The Netherlands is located in Western Europe. The Netherlands is in the time zone of Central European Time (CET), which is also called in Dutch ‘Midden Europese Tijd’ (MET). This means that Coordinated Universal Time (UTC), or Greenwich Mean Time (GMT) is +2 hours.
The Netherlands lays within the same time zone as the countries in the line of Spain, Norway, and Libya, Macedonia, Poland, Sweden. From 1909 until 1940 The Netherlands had the so-called Amsterdamse Tijd (Amsterdam Time). Before 1909 the time was different for different cities within The Netherlands. For instance, Amsterdam had a different time than the city of Groningen. As it wasn’t useful for the public transport, people decided it would be easier to have one time in the country.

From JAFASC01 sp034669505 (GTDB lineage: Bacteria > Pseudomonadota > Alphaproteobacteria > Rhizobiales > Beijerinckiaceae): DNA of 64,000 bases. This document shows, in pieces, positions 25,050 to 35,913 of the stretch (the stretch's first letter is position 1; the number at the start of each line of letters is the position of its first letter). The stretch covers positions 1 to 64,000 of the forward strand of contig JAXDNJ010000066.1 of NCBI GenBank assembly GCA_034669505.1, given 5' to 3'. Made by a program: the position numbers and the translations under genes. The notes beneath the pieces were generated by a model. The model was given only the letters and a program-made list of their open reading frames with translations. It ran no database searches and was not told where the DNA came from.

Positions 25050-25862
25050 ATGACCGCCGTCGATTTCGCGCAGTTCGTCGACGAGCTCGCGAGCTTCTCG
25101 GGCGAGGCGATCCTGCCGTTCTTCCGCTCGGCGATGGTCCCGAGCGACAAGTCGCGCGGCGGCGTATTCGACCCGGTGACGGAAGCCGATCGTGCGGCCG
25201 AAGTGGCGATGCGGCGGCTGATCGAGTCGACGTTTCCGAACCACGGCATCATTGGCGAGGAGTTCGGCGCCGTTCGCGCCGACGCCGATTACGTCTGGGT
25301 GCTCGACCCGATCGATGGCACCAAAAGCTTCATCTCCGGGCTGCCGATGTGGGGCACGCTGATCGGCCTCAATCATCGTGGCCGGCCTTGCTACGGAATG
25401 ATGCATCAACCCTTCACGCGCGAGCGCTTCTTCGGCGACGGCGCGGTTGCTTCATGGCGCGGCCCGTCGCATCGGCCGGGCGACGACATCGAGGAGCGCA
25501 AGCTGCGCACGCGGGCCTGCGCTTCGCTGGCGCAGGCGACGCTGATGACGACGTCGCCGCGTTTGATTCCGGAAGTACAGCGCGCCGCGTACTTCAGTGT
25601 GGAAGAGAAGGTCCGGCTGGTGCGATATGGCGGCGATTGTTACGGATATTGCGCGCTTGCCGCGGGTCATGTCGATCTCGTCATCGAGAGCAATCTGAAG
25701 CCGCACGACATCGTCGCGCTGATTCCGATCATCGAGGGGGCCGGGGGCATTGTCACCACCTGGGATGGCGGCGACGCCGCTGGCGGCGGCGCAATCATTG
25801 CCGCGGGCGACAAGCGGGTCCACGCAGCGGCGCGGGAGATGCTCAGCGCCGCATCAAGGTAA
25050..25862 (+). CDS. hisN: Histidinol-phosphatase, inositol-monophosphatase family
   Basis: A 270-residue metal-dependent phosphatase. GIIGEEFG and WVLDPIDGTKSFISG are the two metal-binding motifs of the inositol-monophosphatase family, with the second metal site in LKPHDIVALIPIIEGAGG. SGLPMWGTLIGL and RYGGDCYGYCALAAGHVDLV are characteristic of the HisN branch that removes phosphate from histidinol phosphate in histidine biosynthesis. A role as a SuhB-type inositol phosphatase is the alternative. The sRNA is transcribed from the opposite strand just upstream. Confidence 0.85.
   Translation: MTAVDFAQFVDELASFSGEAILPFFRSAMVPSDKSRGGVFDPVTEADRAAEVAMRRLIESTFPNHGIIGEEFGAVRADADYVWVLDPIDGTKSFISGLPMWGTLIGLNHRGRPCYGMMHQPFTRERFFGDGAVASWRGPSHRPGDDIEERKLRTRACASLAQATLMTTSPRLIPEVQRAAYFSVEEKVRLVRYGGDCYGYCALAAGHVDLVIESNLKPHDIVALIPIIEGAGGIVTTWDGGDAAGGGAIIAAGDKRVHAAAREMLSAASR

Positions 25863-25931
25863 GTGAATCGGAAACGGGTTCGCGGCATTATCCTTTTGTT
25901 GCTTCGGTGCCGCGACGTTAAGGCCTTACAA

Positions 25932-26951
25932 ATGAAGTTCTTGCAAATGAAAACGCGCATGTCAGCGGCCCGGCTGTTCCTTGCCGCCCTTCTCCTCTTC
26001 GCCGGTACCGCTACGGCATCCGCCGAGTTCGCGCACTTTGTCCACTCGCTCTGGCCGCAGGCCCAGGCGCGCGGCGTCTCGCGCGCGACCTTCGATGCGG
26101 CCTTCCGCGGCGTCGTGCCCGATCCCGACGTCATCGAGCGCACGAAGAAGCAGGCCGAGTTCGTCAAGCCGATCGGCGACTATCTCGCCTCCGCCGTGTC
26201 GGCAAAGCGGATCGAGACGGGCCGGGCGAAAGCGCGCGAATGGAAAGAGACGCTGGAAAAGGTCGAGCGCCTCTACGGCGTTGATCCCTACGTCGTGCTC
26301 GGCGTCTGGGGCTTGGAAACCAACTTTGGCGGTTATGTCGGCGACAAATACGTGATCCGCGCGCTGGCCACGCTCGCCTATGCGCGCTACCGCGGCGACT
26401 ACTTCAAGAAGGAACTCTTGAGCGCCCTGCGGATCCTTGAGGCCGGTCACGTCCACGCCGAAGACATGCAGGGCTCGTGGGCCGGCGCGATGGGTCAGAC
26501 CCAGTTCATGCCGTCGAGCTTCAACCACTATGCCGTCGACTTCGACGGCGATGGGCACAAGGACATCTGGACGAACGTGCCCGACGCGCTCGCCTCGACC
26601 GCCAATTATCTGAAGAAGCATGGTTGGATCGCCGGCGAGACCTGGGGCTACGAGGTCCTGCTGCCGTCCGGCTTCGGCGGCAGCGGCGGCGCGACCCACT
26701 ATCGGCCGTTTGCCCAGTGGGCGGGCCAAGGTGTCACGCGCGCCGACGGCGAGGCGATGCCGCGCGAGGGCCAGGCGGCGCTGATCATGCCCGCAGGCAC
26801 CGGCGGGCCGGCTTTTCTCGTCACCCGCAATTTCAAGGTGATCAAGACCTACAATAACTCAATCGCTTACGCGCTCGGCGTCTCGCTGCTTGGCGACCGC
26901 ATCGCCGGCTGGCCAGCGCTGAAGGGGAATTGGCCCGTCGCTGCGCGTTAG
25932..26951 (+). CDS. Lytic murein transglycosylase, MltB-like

In 1909 the time of the Westertoren in Amsterdam became the standard time in The Netherlands. When Nazi-Germany occupied The Netherlands (1939-1945), we got the same time as Germany. Ever since the war, most European countries have the CET timezone.
In The Netherlands, we have summertime and wintertime. This means that during summer we add an extra hour, and during winter we get rid of one hour. The current changing days are as following:
Ending summertime: 28th of October, 2018. The time goes one hour backward.
Start summertime: 31st of March, 2019. One extra hour is added to the wintertime.
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